# Calculate the joint PDF of the following random variables.

Suppose $$\theta$$ and $$R$$ are independent random variables, with $$\theta$$ being Uniform$$(−\pi/2,\pi/2)$$ and $$R$$ having the probability density function given by:

$$f_R(r)=\frac{2r}{(1+r^2)^2} \:\text{for } r>0, \quad f_R(r)=0 \:\text{otherwise}.$$

Determine the joint PDF for $$X=R\cos\theta$$ and $$Y=R\sin\theta$$.

It is simple enough to calculate the cumulative distribution functions of $$\theta$$ and $$R$$, having

$$F_\theta(x)=\frac{1}{\pi}x+\frac{1}{2} \:\text{ on }\: (-\pi/2,\pi/2),\quad \text{and } \:F_r(x)=\frac{x^2}{x^2+1}\:\text{ on }\:(0,\infty),$$

with my aim being eventually to calculate $$F_{XY}(x,y)$$ from which, by taking partial derivatives, I would be able to obtain $$f_{XY}(x,y).$$

However, $$F_{XY}(x,y)=\mathbb{P}[X=R\cos\theta\le x,Y=R\sin\theta\le y],$$ and no matter how much I try to interpret this expression, I can't seem to find a way to bring it into terms of $$F_r$$ and $$F_\theta$$ as would lead (I imagine) to the solution.

Is this the correct way to tackle this sort of problem? If so, any hints?

You only want the probability density function.   Thus you do not need to know what the cummulative density function is, just how to differentiate it, w.r.t. $$x,y$$.

Using $$~\arctan:\Bbb R\mapsto (-\pi/2.. \pi/2)$$

\begin{align}f_{\small X,Y}(x,y)&=\dfrac{\mathrm d^2 F_{\small X,Y}(x,y)}{\mathrm d x~\mathrm dy}\\[1ex]&=\dfrac{\mathrm d^2~F_{\small R,\Theta}(\surd (x^2+y^2),\arctan(x/y))}{\mathrm d x~\mathrm d y}\\[1ex]&=\left\lVert\dfrac{\partial\langle\surd(x^2+y^2),\arctan(x/y) \rangle}{\partial\langle x,y\rangle}\right\rVert \left.\dfrac{\mathrm d^2 F_{_{R,\Theta}(r,\theta)}}{\mathrm d r\,\mathrm d \theta}\right\vert_{r=\surd(x^2+y^2)\\\theta=\arctan(x/y)}\\[1ex]&=\left\lVert\dfrac{\partial\langle\surd(x^2+y^2),\arctan(x/y) \rangle}{\partial\langle x,y\rangle}\right\rVert f_{\small R,\Theta}(\surd(x^2+y^2),\arctan(x/y))\tag{1}\\[1ex]&=\begin{Vmatrix}\dfrac{\partial \surd(x^2+y^2)}{\partial x}& \dfrac{\partial\surd(x^2+y^2)}{\partial y}\\ \dfrac{\partial \arctan(x/y)}{\partial x}&\dfrac{\partial\arctan(x/y)}{\partial y}\end{Vmatrix}\,f_{\small R}(\surd(x^2+y^2))\,f_{\small\Theta}(\arctan(x/y))\\[1ex]&~~\vdots\end{align}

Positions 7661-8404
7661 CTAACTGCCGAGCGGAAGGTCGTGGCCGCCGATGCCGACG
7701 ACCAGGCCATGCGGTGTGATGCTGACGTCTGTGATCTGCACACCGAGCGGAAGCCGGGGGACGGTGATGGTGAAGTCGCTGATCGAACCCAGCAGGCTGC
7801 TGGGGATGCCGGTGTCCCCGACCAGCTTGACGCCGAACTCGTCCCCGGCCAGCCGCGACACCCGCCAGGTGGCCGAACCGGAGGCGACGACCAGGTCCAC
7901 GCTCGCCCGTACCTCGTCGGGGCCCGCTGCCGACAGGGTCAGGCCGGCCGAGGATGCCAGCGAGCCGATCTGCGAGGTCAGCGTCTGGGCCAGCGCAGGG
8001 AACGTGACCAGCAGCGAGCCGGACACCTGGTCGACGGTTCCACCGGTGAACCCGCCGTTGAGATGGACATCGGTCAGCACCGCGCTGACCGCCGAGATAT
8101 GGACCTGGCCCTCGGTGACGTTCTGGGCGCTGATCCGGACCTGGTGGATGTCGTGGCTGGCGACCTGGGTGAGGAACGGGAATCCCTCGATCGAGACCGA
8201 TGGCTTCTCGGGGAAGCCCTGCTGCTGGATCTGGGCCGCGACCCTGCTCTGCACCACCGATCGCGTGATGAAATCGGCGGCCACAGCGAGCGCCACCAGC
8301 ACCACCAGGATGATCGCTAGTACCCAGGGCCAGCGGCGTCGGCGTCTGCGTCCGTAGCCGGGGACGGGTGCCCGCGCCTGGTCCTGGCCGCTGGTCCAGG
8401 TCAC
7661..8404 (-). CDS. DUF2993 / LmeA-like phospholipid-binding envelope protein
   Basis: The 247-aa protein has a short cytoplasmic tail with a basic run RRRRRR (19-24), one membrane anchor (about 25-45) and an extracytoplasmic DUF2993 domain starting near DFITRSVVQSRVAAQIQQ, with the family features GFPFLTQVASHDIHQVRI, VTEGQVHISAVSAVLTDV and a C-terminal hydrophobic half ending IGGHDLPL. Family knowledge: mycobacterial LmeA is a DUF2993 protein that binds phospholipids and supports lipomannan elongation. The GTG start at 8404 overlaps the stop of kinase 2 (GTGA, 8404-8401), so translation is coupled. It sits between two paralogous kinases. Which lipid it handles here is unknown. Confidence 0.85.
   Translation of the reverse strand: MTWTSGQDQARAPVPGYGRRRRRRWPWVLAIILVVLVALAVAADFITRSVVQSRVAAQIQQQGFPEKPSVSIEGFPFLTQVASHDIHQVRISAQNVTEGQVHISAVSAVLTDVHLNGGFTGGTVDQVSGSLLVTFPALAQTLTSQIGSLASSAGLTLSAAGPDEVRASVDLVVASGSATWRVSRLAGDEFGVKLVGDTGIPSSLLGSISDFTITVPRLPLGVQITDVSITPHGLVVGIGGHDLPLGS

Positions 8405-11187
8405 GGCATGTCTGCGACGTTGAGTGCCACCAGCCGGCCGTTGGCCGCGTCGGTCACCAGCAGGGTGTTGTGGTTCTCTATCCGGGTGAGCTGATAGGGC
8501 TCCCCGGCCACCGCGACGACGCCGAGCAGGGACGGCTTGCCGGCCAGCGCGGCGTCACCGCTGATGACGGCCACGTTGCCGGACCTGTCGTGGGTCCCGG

(1): This is known as the Jacobian Transformation. When $$U=g(X,Y), V=h(X,Y)$$ then: $$f_{\small X,Y}(x,y)=\left\lVert\dfrac{\partial \langle g(x,y), h(x,y)\rangle}{\partial\langle x,y\rangle}\right\rVert\,f_{\small U,V}(g(x,y),h(x,y))$$

• Thanks for such a detailed response. I wasn't aware of the Jacobian Transformation beforehand so will have to do some reading, but the result I obtain with your method checks out :). Nov 6, 2020 at 2:59

Let me give a different exposition of essentially the same answer as Graham Kemp's.

You want to find $$F_{XY}(x,y) = P[X≤x,Y≤y] = \int_{-\infty}^x\int_{-\infty}^y f_{XY}(\xi, \eta) d\xi d\eta$$ and, because you know the joint density function $$f_{R \theta}$$ of $$R$$ and $$\theta$$, you can compute the probability of an event of the form $$\{(R, \theta) \in A\}$$ as $$P[(R, \theta) \in A] = \iint_A f_{R\theta}(r, t) dr dt.$$

The key now is to use the change of variables formula, stated for an integrable function $$h$$ and a domain $$U$$ as $$\iint_{\phi(U)} h(\mathbf v) d\mathbf v = \iint_{U} h(\phi(\mathbf u)) \det(D\phi)(\mathbf u) d\mathbf u,$$ to calculate the probability of the event $$\{X≤x,Y≤y\}$$ using the known density $$f_{R\theta}$$. Thus,

• Let $$\mathbf v = (r, t)$$ and $$\mathbf u = (\xi, \eta)$$
• Let $$U = (-\infty, x] \times (-\infty, y]$$, so that $$P[X≤x,Y≤y] = P[(X, Y) \in U]$$
• Let $$\phi : \mathbb R^2 \to \mathbb R^2$$ be such that $$\phi(X,Y) = (R, \theta)$$. That is, $$\phi(\xi, \eta) = (\sqrt{\xi^2 + \eta^2}, \arctan(\eta / \xi))$$
• Let $$h=f_{R\theta}$$.

Then, $$P[X≤x,Y≤y] = P[(X, Y) \in U] = P[\phi(X,Y) \in \phi(U)] = P[(R, \theta) \in \phi(U)]$$ and, by definition of density and the change of variables formula, this last expression is equal to $$\iint_{\phi(U)} f_{R\theta}(r, t) dr dt = \iint_{U} f_{R\theta}(\phi(\xi, \eta)) \det(D\phi)(\xi, \eta) d\xi d\eta.$$

Finally, since $$U$$ is arbitrary, you can conclude that $$f_{XY}(\xi, \eta) = f_{R\theta}(\phi(\xi, \eta)) \det(D\phi)(\xi, \eta) \\ = f_{R}(\sqrt{\xi^2 + \eta^2}) f_\theta(\arctan(\eta / \xi)) \det(D\phi)(\xi, \eta) ,$$ and now all that is left is to compute the Jacobian $$\det(D\phi)$$.

Note that the description of the set $$\phi(U)$$ in terms of the variables $$r$$ and $$t$$ is not easy to write, but it is not necessary to do so, as it is possible to express probabilities of arbitrary events $$P[(R, \theta) \in A]$$ as integrals of the density over abstract sets $$A$$.

• Thank you both, I really appreciate the explanation; I would never have come up with either of these solutions, so they has been really enlightening to see. Nov 6, 2020 at 11:44